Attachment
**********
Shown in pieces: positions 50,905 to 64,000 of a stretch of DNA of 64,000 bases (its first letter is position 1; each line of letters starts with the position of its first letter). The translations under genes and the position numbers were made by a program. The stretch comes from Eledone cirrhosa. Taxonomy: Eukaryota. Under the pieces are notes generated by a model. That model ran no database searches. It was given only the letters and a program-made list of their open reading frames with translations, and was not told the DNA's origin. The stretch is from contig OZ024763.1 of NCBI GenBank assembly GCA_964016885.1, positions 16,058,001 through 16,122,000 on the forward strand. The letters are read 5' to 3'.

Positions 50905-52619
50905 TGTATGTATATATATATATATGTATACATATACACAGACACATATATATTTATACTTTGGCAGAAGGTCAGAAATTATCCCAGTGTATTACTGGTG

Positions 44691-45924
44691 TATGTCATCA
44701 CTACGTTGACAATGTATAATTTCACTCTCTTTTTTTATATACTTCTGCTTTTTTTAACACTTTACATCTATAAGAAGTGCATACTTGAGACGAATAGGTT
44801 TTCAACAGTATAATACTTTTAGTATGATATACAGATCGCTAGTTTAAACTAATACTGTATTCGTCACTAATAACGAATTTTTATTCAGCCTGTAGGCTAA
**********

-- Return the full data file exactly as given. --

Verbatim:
Shown in pieces: positions 50,905 to 64,000 of a stretch of DNA of 64,000 bases (its first letter is position 1; each line of letters starts with the position of its first letter). The translations under genes and the position numbers were made by a program. The stretch comes from Eledone cirrhosa. Taxonomy: Eukaryota. Under the pieces are notes generated by a model. That model ran no database searches. It was given only the letters and a program-made list of their open reading frames with translations, and was not told the DNA's origin. The stretch is from contig OZ024763.1 of NCBI GenBank assembly GCA_964016885.1, positions 16,058,001 through 16,122,000 on the forward strand. The letters are read 5' to 3'.

Positions 50905-52619
50905 TGTATGTATATATATATATATGTATACATATACACAGACACATATATATTTATACTTTGGCAGAAGGTCAGAAATTATCCCAGTGTATTACTGGTG

Positions 44691-45924
44691 TATGTCATCA
44701 CTACGTTGACAATGTATAATTTCACTCTCTTTTTTTATATACTTCTGCTTTTTTTAACACTTTACATCTATAAGAAGTGCATACTTGAGACGAATAGGTT
44801 TTCAACAGTATAATACTTTTAGTATGATATACAGATCGCTAGTTTAAACTAATACTGTATTCGTCACTAATAACGAATTTTTATTCAGCCTGTAGGCTAA